I was in San Francisco for a memorial of a very special Great Aunt of mine, who was 99 and 11 months old when she passed. In the Chinese lunar calendar, she was already over 100 years old. Back in the day and in the deep south, she helped lots of kids from the Mississippi delta get a high school and college education. Then she and her husband moved to San Francisco in hopes of better life outside the Delta. She walked everywhere, she cooked a lot, didn't eat much processed food, smiled and laughed a lot, and loved hangout with the kids and grandkids and great grandkids. Her home was the the place where family wanted to gather. She always offered her extra bed or couch to any of us who happened to stray into her fine city. She always had some homemade treat or meal ready for anyone who stopped by to say hello. At the memorial, we all remembered Aunt Mary with such joy and love for her. I am so lucky to have been a part of her life, I will miss you Aunt Mary.

During the long weekend, I did get to go looking around S.F. a little bit, and here are some of the things I saw.

While I was in S.F. CA, I missed my friends' luau party. This luau party, I heard, was worthy of the Moai. But, just at the time the luau was starting in TN, I walked by this window scape in S.F. I had to take a photo. Here's my friends and their luau!

S.F. CA is known for fairly liberal politics and equal rights for all. Note this water fountain, there is one for humans, and water fountain for the pets who walk with humans. Ah, equal rights for hydration for dogs and other pets that can walk with a leash.

Lafayette Park is located at the very top of Pacific Heights in S.F. Look at this amazing view from the very top of Pacific Heights. It was so beautiful to see the bay. I walked up the hill to take this photo, and walked down the hill back to my hotel. The hill was really really steep. It was kind of scary to walk up and down the hill. There are no hills this steep in Nashville.

I just thought this giant bonsai was really cool looking. It is nice that the condo/apt building took advantage of a tiny strip of soil and planted shrubs in it.

March 14, 2010

Where to eat in Montgomery AL?

Is there anywhere good and delicious to eat at near Coliseum and Northern Blvd in Montgomery AL? Is there any restaurant near that intersection with local organic food?

March 13, 2010

That's a Spicy Sausage

We have attempted to make dried sausage this year for the 1st time. I hope it comes out, but we will not know until 6 weeks when the sausage should be air dried and cured.

the pan, gloves, and attempting to work clean

What I do for a living is work in the environmental biz. When I take soil samples, I don't want to cross contaminate the soil with other stuff because I want to know what is in that soil. Also, I follow a really strict protocol for working "clean", so I don't take home any soil, especially if it is contaminated with a hazardous material. I try to do the same when making wine and now dried sausage. I try to work clean, so I don't cross contaminate my wine or sausage.

spreading the 3 parts meat to 1 part fat ratio in the pan

So, according to Michael Ruhlman's book Ratio, 2009, the sausage ratio is 3 parts lean to 1 part fat by weight. It may look like a lot of fat, but that is ratio that seems universal. We also used pink curing salt #2 to kill the bacteria that is not good for our guts and health. It is a fact that bacteria will breed in meats hanging in ambient air and temperature, so the curing salt #2 is a nitrite/nitrate mix to keep bad bacteria from breeding. There is a "natural" alternative of nitrite/nitrate, but I don't know what it is right now. When I have time, I will investigate this alternative more.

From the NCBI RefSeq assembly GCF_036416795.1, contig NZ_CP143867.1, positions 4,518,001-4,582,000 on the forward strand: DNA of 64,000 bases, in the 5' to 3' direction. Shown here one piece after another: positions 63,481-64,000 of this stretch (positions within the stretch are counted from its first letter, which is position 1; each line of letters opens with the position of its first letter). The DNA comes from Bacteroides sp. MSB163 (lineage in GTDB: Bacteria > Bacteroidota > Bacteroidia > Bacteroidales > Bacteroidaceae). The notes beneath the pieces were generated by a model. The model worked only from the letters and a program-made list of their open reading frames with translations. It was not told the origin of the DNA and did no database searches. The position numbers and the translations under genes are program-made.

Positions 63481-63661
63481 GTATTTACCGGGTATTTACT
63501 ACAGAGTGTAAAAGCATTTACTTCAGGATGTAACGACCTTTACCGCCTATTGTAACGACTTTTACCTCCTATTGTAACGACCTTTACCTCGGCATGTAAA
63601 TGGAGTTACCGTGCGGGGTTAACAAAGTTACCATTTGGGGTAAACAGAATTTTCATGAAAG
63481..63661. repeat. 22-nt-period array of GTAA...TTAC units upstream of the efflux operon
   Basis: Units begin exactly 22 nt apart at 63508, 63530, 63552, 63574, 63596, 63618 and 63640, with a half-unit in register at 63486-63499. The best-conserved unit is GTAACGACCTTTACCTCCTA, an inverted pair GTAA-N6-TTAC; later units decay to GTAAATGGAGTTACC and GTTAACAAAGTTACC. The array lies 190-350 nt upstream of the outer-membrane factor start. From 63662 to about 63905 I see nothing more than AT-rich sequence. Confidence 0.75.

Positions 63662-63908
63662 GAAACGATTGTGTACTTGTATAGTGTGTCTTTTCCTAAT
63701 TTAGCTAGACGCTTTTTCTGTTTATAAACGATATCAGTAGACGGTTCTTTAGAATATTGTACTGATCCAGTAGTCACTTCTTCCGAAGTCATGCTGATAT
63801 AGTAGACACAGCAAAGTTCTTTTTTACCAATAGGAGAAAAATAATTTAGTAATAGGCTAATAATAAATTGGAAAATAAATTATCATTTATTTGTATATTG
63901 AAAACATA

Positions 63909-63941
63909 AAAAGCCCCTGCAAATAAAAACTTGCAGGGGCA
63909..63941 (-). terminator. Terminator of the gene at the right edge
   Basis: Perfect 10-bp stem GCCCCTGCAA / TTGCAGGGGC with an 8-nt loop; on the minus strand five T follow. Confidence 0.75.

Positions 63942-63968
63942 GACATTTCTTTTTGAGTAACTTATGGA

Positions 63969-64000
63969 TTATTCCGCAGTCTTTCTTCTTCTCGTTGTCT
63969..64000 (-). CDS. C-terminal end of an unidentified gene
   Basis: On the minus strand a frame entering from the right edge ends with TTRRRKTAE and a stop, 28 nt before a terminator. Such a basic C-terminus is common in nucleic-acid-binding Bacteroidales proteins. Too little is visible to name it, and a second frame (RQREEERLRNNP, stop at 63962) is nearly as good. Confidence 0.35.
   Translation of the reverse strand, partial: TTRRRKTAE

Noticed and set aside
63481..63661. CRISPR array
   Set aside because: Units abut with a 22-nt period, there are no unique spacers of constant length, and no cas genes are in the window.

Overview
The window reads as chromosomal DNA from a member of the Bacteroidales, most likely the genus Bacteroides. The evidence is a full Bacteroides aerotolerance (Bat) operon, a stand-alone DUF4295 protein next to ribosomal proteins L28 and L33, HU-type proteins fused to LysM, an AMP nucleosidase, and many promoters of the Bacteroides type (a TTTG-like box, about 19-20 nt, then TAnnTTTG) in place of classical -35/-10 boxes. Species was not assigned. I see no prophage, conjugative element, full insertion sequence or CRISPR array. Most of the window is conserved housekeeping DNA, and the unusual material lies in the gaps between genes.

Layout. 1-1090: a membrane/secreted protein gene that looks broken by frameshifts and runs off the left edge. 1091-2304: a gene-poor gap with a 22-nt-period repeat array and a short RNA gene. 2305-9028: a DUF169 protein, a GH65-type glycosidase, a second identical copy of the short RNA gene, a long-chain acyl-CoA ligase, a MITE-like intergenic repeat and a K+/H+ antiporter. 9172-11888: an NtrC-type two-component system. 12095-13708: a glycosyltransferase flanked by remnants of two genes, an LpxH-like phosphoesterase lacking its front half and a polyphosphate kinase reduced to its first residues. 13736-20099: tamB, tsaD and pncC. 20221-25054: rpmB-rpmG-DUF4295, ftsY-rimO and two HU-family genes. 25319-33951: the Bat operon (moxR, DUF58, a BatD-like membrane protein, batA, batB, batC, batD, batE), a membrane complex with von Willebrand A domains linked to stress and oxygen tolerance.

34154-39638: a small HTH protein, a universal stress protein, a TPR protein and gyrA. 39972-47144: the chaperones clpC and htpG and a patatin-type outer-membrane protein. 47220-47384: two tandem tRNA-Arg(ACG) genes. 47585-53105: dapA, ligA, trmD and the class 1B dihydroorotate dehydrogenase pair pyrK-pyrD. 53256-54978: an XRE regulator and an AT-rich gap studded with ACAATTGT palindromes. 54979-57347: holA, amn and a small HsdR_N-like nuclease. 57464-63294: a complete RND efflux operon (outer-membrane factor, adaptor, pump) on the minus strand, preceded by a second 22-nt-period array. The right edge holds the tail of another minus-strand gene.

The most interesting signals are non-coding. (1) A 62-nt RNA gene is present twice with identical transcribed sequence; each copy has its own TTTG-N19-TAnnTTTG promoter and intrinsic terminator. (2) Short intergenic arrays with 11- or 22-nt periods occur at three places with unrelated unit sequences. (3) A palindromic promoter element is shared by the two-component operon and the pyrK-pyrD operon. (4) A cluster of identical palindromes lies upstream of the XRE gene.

spices and red wine mixed sausage meat

We used some red wine, Spanish smoked paprika, sweet paprika, sharp paprika, red pepper, cumin, fennel seed, black pepper corns, and garlic powder to make our sausage. We used a lot of spices. We kept on pouring and pouring and pouring spices in, taking a little bit and frying it up and tasting it. I don't know how much we used because I did not measure. Later, we asked Tandy how much oregano he use for his oregano dried sausage he serves at City House. He said he uses about 5 oz of dried and about 1 oz of fresh oregano for 100 lbs of meat/fat. Taking a look at the the typical spice rack jar, it is about 0.2 to 0.3 oz of dried herb. That means Tandy would use about 16 - 25 jars of dried oregano for 100 lbs of meat/fat.

sausage hanging in a friend's garage

After we mixed the meat/fat with the salt cure #2 and the spices, we forced the mix into a sheep casing. And now, all of the sausage is hanging in a garage drying. We are waiting, and waiting and waiting for about 2 months to see what we get. I wasn't sure if TN was a good place to make dried sausage. When we talked to Tandy about his dried sausage, he made us feel better about making dried meats in middle TN. He said that he thinks mid-TN is a perfect place to make dried meats like parts of France and parts of Italy. He pointed out that country ham is made and hung to dry here in mid-TN, so the atmosphere, air and temperature has to be good for drying sausage. He also said that the late winter, early spring time was the best time too. OK, I trust Tandy.

March 4, 2010

Another Cold Day

I am ready for spring and summer. I am ready to do things that require spring and summer weather. I am ready to jog outside. I am ready to eat outside. I am ready for another Ocoee trip. Spring, where are you? Spring, please come soon!